UFA: Matt Bradley

Some may joke that when Matt Bradley bleeds, the Caps find a way to win. A role player that doesn't mind dropping the mitts. Bradley was a choice by McPhee had to make at the end of the '07-'08 season when the Caps lost to the Flyers in seven games. It was either the young Bradley or the agitator Matt Cooke. McPhee stuck with Bradley and hind sight being 20/20, it was a good call.

Bradley doesn't add much offensively. In 61 games played, he only tallied four goals and seven assists. He did rack up the penalty minutes with 10 fighting majors under his belt. Bradley showed some offensive deft when he racked up 6 points in the playoffs in '08-'09 season. It helped the Capitals to do away with the New York Rangers and kept the series with the Pittsburgh Penguins close.

The Caps benefit from Bradley's tough play. He can boost moral with a drop of the gloves and has the straight forward speed to make him somewhat of an offensive threat. This year he has sort of disappeared in the new defensive system. But he still had solid year for what the Caps use him for.

Reasons to keep:

Bradley adds a lot to the locker room and to the environment. He actions are usually moral boosters for the bench. Whether it is a big hit or an offensive chance from the checking line, he is a fan favorite in Rock the Red nation. He firmly understands his role as a protector for the higher paid players. He has the hockey smarts to understand what he needs to know to stay at the NHL level.

Reasons to dump:

There might be a bump in salary. At the moment Bradley makes $1 million a season. A bump in pay would take him into a level that would pressure him to produce more offensively. The Caps already have a drop his gloves guy in Matt Hendricks and having the pair could just be taking up space both on the bench and the roster.

Bradley has not produced a point this post season and was a -3.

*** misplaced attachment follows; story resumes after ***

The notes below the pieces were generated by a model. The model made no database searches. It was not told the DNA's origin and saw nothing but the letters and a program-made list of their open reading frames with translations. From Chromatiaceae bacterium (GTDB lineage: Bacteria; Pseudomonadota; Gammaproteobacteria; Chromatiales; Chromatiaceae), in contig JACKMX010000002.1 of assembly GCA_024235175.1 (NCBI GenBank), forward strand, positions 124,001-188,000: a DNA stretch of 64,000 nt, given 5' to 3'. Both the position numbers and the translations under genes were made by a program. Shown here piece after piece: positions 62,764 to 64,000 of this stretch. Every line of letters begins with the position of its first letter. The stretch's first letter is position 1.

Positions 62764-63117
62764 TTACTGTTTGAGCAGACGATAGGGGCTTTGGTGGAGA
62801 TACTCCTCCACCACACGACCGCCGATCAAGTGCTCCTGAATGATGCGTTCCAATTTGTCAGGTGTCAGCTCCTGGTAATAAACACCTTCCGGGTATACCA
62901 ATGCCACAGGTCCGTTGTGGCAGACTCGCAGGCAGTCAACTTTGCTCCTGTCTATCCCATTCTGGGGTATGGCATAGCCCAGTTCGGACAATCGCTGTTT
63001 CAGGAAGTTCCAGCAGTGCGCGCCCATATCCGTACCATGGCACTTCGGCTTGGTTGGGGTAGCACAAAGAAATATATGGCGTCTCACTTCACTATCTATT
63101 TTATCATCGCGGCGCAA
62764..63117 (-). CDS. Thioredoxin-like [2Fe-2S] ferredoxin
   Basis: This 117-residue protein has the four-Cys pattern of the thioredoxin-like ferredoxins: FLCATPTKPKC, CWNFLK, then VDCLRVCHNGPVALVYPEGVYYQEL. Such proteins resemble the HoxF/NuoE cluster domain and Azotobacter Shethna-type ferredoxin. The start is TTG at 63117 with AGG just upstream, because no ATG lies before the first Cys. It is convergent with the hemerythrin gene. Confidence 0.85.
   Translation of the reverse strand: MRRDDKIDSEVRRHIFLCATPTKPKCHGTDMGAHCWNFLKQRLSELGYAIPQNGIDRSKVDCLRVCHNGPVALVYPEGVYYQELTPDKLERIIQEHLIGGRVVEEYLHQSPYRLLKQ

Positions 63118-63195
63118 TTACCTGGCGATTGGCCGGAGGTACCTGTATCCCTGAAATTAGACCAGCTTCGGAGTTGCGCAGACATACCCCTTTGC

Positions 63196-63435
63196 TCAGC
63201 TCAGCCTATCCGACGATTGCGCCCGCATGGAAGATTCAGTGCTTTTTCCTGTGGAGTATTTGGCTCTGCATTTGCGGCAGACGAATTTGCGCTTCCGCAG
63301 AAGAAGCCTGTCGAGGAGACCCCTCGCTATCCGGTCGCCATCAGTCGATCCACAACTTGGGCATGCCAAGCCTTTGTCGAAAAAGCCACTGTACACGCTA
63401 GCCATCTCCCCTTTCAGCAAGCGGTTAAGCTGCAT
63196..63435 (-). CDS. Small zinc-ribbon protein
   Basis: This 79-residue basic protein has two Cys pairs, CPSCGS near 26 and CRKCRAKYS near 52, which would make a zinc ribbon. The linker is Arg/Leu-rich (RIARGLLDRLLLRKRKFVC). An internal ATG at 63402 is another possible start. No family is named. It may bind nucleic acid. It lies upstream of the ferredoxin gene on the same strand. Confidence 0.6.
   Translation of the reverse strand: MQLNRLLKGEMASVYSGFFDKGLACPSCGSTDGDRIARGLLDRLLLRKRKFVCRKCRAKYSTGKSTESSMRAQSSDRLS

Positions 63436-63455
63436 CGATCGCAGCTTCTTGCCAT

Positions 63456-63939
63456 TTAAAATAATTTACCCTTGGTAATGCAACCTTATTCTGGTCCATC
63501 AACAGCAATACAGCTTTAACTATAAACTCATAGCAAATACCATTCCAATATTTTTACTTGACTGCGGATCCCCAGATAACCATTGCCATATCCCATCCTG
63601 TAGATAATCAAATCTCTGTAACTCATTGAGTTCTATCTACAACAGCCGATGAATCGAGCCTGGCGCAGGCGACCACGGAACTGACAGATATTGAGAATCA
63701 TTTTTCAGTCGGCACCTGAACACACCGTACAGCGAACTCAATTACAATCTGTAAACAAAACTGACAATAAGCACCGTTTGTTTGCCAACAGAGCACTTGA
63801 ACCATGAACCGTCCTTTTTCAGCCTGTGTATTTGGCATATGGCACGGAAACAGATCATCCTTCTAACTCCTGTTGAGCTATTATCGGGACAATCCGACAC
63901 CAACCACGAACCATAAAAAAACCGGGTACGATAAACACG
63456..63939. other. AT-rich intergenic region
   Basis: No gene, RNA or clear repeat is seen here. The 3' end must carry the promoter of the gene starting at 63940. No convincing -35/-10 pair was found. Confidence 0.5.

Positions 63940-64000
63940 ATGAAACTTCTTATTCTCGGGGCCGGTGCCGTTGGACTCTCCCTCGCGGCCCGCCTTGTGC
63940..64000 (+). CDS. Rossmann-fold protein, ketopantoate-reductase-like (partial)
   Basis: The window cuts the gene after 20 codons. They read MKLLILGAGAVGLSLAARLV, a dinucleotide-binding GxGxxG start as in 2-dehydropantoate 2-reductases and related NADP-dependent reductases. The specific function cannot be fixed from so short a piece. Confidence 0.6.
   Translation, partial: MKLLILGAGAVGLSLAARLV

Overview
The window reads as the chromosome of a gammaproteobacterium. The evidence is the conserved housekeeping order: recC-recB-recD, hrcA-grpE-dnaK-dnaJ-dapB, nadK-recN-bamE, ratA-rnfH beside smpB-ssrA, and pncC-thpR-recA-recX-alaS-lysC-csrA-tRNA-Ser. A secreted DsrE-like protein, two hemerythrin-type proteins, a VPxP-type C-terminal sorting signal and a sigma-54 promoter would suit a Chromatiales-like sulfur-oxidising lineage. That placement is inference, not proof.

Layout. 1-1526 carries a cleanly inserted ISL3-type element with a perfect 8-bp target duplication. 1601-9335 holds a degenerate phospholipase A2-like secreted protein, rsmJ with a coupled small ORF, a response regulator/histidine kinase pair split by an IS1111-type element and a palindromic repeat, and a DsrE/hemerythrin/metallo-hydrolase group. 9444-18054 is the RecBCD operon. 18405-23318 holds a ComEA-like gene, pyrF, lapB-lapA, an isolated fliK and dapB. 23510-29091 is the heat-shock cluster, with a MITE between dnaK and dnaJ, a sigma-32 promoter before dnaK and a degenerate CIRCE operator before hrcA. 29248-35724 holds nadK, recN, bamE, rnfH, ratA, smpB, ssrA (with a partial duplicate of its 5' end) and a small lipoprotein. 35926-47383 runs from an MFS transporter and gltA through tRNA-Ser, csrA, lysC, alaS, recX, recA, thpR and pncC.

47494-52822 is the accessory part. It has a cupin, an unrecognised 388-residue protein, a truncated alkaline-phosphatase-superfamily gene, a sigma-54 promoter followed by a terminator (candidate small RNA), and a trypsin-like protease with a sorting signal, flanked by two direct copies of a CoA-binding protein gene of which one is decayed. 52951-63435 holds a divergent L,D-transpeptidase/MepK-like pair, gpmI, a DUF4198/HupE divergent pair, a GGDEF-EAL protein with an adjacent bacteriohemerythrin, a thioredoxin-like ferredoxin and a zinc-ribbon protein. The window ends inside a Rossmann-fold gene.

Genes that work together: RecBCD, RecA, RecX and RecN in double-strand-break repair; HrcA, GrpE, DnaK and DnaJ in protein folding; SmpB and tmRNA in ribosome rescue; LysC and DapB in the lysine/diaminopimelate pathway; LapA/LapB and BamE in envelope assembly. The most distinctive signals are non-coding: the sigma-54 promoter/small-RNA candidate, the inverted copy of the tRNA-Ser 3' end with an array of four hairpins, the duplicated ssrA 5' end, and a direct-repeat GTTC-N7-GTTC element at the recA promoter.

Sunday, May 08, 2011

UFA: Jason Arnott

Acquired at the trade deadline in exchange for David Steckel, the Caps needed to bolster their center position with a leader like Jason Arnott. He came in and changed the dynamic of the team on the very first day he stepped in the locker room. Added to the second line with Alex Semin, his words and actions seemed to help the Caps become a more complete team as they did not lose a game in regulation for the rest of the season.

Arnott's regular season numbers for the Capitals were impressive considering he was a scratch for a stretch of games for the New Jersey Devils. Through eleven games he had four goals and three assists. In the playoffs he did okay with a goal and five assists.

When asked if he would like to come back, Arnott replied, "Absolutely." So did the rest of the Caps nation.

Reasons to keep:

Arnott did bring leadership to the locker room. His championship ring carries a lot of weight when addressing the rest of the team. He has been there for bad loses in the post season and he has been through the battles and won. That experience is worth its weight in gold.

His size and productivity does not hurt either. He has averaged 52 points in the last 5 seasons.

Reasons to dump: